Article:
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A flash mob featuring a hundred performers in monkey costumes makes an appearance to celebrate the arrival of the Chinese New Year in Times Square on Manhattan, New York, the

United States, Feb 6, 2016. [Photo/Xinhua]

BEIJING -- Fourteen-year-old Chen Yiyue, who is half-Chinese, half-French, has always relished the atmosphere of a Chinese Spring Festival celebration.

When her mother invites friends to dine with them during that festival, the table is full of delicious food, ladies all wear red and grandparents give her cash-stuffed red envelopes.

Yiyue's father Herve Delmaire immediately fell in love with the festival when they started celebrating it about 10 years ago, and actively joins in the preparations each year, always rushing to decorate rooms with red lanterns.

Now, their French friends ask the family each year on what day they celebrate the Chinese Lunar New Year.

For Yiyue's mother Chen Li, the Spring Festival celebration is more than a tradition to keep the memory from her hometown and home country alive.

It is also a chance for her husband and French friends to share in the joy and warmth of the traditional Chinese festival, and send good wishes to each other for the next year.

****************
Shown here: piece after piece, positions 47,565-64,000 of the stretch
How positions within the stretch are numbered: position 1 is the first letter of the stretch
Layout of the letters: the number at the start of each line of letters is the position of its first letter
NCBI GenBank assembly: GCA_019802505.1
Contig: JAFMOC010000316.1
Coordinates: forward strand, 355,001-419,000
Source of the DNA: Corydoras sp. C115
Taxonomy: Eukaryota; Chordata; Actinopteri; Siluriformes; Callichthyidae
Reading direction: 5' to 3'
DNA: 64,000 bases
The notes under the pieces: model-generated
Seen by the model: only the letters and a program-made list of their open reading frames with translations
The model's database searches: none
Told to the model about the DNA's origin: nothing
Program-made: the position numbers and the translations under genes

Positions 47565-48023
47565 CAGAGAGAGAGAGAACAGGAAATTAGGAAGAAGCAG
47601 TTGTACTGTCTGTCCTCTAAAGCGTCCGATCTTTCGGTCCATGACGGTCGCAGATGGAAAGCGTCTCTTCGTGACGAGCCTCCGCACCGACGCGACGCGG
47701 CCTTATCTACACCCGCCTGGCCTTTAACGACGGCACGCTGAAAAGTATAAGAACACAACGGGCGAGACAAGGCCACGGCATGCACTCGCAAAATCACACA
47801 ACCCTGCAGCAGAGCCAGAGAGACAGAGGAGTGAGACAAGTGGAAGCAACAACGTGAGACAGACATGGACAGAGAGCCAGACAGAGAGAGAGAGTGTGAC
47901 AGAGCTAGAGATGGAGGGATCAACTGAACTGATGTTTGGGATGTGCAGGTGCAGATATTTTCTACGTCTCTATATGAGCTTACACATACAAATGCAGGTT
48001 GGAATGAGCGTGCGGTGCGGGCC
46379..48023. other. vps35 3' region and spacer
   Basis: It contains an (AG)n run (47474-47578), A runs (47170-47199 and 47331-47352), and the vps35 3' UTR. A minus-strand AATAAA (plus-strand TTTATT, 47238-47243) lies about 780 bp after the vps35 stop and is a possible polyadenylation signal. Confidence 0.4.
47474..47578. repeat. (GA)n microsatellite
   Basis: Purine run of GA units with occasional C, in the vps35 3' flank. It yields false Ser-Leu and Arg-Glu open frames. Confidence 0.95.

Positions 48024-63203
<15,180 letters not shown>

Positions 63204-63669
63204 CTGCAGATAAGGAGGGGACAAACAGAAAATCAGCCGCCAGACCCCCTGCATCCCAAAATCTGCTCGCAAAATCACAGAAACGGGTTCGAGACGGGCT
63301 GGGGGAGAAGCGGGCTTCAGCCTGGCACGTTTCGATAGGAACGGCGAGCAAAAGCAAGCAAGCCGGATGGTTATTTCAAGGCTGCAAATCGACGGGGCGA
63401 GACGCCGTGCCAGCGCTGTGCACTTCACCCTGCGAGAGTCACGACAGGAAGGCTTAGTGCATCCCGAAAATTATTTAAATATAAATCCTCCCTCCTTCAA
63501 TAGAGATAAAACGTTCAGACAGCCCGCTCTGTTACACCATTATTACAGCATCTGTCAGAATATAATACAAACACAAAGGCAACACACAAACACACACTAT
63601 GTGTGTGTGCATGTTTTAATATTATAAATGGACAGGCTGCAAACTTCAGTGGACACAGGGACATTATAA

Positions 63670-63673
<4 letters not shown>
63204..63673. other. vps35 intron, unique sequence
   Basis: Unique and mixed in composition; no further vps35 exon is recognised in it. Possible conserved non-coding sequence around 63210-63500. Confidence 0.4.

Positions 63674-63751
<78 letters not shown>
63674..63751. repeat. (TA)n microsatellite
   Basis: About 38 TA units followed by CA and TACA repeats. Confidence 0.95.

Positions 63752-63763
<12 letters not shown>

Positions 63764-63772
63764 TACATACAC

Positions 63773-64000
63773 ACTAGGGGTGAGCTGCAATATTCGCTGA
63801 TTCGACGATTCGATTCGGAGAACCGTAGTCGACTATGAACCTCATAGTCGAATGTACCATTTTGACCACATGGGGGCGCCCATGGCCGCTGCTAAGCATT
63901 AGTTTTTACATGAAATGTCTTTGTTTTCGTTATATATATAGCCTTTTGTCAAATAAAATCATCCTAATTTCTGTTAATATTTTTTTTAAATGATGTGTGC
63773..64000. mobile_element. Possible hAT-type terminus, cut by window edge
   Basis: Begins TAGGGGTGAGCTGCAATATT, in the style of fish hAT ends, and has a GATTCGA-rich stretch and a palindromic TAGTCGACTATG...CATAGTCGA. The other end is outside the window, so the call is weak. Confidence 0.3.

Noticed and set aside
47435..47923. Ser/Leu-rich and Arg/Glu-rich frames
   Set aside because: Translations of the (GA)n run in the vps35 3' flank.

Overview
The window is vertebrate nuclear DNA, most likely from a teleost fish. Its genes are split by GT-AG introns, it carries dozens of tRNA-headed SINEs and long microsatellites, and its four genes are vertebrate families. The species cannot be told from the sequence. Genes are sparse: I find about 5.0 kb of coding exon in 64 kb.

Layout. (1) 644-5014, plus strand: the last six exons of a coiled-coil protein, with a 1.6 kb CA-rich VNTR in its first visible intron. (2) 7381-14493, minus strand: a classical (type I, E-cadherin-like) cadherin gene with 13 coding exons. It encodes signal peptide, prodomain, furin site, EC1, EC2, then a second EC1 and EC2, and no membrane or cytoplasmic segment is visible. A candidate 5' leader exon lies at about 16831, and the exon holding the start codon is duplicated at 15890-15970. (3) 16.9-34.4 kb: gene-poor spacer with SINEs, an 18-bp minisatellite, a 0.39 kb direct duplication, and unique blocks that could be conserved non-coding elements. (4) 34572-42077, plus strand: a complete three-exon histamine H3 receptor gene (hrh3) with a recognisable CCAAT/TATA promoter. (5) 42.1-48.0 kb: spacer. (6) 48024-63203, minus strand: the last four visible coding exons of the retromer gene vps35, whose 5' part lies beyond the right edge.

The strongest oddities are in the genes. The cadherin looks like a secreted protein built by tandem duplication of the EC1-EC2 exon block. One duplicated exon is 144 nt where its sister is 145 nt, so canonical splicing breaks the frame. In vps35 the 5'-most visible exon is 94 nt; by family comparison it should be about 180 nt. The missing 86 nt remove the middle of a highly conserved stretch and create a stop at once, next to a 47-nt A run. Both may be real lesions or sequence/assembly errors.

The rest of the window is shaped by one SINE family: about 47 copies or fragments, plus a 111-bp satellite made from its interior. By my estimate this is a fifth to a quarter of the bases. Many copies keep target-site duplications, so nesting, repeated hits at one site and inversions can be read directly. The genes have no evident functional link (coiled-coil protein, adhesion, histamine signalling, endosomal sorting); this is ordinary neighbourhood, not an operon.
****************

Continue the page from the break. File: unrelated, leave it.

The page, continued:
The themes of the festival, including reunion, luck, peace, affluence, good health and safety, are all ideals that Chinese people have held for thousands of years, said Feng Jicai, a famous writer and president of the Chinese Folk Literature and Art Association.

In order to be with families at the most important festival of the year, Chinese people travel long distances to go back home, as 2.9 billion trips are expected to be made during this holiday season.

However faraway and inconvenient -- even settling with a standing ticket for a 20-hour-plus trip -- Chinese people would not be willing to miss the annual family reunion.

They go home, bring gifts, hand out red envelopes to seniors and children, and offer their best wishes to each other for a good year.